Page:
The fallout from #SandpaperGate continues for Cricket Australia, Steve Smith, David Warner and Cameron Bancroft. Just days after Bancroft used sandpaper to scuff the ball at Cape Town the three cricketers who have been identified as the main contributors in the controversy have been given long playing bans, while Smith and Warner have both been cut from their respective IPL teams. The employment income alone can now be calculated in the millions.
Cricket Australia and the individual players are also becoming sponsorship persona non grata.
The Australian Broadcasting Corporation has written a piece outlining the main details of the ongoing sponsorship fallout. Magellan tears up sponsorship deal with Cricket Australia over ball-tampering scandal. Excerpt:
Wealth-management company Magellan has terminated its three-year sponsorship agreement with Cricket Australia in response to the ball-tampering scandal.
The naming rights sponsorship of the men’s national cricket team’s domestic series, estimated by the Australian Financial Review to be worth $20 million, only started ahead of last summer’s Ashes Test series and was supposed to run for two more seasons.
Magellan’s co-founder and chief executive Hamish Douglass said the ball-tampering in South Africa was “so inconsistent with our values that we are left with no option but to terminate our ongoing partnership with Cricket Australia”.
In my finance life I have had the opportunity to meet Hamish and although I don’t know him well he is a much respected figure in the Wealth Management community and he would be horrified by the behaviour of the Australia Cricketers. I suspect when he returns to our shores to discuss his companies investments he will be answering more cricket questions than anything else.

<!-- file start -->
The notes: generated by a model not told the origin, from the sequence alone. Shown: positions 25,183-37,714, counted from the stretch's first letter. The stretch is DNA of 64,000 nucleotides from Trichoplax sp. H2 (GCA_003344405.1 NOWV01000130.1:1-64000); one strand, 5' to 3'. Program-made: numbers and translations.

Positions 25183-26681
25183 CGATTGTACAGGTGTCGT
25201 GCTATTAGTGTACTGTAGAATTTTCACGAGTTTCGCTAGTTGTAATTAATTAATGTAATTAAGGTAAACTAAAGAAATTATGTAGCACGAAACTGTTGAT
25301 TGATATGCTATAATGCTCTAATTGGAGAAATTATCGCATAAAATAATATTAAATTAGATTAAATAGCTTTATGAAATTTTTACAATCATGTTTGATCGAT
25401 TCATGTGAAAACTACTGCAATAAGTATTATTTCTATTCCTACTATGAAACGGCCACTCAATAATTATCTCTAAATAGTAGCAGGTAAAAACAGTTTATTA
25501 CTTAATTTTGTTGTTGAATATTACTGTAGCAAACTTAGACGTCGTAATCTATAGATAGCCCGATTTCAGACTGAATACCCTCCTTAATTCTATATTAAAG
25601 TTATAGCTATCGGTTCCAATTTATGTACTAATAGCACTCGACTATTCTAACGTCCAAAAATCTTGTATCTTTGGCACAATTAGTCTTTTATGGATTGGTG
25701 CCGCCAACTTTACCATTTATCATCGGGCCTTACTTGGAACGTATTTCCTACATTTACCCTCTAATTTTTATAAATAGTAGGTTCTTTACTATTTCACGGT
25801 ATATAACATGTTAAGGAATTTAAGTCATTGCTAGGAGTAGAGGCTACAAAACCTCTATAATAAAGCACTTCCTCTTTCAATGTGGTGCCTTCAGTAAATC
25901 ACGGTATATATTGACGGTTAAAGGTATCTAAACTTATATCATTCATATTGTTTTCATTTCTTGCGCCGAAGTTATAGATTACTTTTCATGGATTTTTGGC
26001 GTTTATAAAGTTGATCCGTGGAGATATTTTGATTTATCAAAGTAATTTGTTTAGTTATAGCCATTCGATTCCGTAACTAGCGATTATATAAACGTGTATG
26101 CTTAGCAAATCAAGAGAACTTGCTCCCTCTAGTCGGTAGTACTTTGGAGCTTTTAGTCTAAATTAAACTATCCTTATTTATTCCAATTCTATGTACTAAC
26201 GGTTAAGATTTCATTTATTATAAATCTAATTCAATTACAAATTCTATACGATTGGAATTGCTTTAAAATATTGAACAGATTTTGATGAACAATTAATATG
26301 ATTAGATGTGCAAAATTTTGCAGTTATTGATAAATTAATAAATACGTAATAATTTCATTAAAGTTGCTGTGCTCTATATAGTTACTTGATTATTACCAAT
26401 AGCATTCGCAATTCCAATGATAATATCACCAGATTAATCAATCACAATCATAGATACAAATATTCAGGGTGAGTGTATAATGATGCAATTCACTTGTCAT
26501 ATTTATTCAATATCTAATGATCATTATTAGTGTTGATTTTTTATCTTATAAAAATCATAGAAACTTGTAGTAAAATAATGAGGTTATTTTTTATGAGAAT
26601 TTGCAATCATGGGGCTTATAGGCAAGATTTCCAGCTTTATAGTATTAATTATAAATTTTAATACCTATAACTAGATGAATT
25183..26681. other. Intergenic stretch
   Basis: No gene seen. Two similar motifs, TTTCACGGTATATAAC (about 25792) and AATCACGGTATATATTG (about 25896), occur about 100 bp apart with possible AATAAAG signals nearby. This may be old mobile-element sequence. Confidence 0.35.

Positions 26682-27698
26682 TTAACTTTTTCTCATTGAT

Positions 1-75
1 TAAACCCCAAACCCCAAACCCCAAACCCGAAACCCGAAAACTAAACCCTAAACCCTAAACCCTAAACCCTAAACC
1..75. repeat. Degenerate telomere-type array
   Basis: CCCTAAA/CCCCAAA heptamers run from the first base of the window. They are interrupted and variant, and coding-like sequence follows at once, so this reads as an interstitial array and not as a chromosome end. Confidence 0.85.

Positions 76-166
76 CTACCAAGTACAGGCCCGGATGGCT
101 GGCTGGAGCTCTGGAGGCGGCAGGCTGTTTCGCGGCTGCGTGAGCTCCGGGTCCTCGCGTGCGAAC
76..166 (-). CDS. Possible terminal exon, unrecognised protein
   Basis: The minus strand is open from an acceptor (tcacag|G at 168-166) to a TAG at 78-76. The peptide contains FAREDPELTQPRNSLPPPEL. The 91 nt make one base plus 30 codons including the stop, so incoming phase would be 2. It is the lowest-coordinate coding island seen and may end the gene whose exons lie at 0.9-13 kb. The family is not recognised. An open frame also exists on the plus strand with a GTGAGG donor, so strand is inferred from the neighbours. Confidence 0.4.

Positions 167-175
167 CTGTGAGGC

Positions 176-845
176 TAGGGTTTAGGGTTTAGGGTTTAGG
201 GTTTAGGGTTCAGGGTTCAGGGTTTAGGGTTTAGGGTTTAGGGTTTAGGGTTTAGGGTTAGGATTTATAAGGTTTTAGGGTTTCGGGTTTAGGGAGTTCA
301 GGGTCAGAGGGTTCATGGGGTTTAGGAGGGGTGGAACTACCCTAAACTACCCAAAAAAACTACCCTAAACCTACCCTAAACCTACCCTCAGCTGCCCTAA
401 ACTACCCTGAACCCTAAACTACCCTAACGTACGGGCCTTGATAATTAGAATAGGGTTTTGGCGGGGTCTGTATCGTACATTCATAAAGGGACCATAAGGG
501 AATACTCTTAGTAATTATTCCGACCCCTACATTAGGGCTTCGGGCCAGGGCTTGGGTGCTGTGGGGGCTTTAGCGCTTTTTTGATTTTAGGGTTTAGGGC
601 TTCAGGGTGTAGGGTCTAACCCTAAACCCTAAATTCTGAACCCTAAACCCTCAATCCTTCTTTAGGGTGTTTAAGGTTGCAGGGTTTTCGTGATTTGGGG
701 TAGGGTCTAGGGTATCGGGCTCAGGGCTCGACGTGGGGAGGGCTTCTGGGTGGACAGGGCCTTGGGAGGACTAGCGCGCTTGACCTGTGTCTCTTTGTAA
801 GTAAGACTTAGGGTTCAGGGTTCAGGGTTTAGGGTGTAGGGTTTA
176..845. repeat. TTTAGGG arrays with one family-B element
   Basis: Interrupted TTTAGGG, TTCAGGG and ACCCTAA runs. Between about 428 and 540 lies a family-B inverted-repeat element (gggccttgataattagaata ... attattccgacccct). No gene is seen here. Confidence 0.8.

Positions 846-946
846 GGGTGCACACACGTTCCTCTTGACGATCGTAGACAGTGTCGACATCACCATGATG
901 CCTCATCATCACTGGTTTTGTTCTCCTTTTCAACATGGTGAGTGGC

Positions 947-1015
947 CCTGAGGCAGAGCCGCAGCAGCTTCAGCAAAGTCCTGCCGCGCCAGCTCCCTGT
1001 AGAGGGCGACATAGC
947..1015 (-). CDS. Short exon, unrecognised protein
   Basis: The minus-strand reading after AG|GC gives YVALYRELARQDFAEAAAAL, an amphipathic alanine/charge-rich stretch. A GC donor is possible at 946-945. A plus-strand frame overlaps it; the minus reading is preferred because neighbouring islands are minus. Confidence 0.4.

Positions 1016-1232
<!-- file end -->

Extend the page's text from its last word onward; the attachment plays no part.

Then there are the TV rights. ESPN have detailed the ongoing fallout for James Sutherland including the next five-year media rights deal with Channel 9 which was worth $500 million AUD in 2013 but might be worth a lot less than expected after this week. Sutherland flies home into mounting chaos. Excerpt:
Still more damaging was the revelation that Channel Nine, the prime broadcaster of cricket in Australia for more than 40 years, had signed a new deal to cover the summer of tennis up to and including the high-rating Australian Open. In the wake of the announcement, Sutherland received assurances from the Nine chief executive Hugh Marks that the network was still very much interested in the rights to cricket, but there were several factors to be digested.
Marks has previously made no secret of the fact that he does not see the need for Nine to maintain the umbilical connection to cricket that his predecessors David Gyngell and David Leckie, in particular, maintained either side of the death of Kerry Packer in 2005. There have also been strong indications that Nine does not wish to again pay the AUD 500 million price tag CA slapped on its international summer of cricket in 2013.
Here is an infographic to highlight the sponsorship fallout (updated to Thursday 29th March) with thanks to Michael Janda for the idea.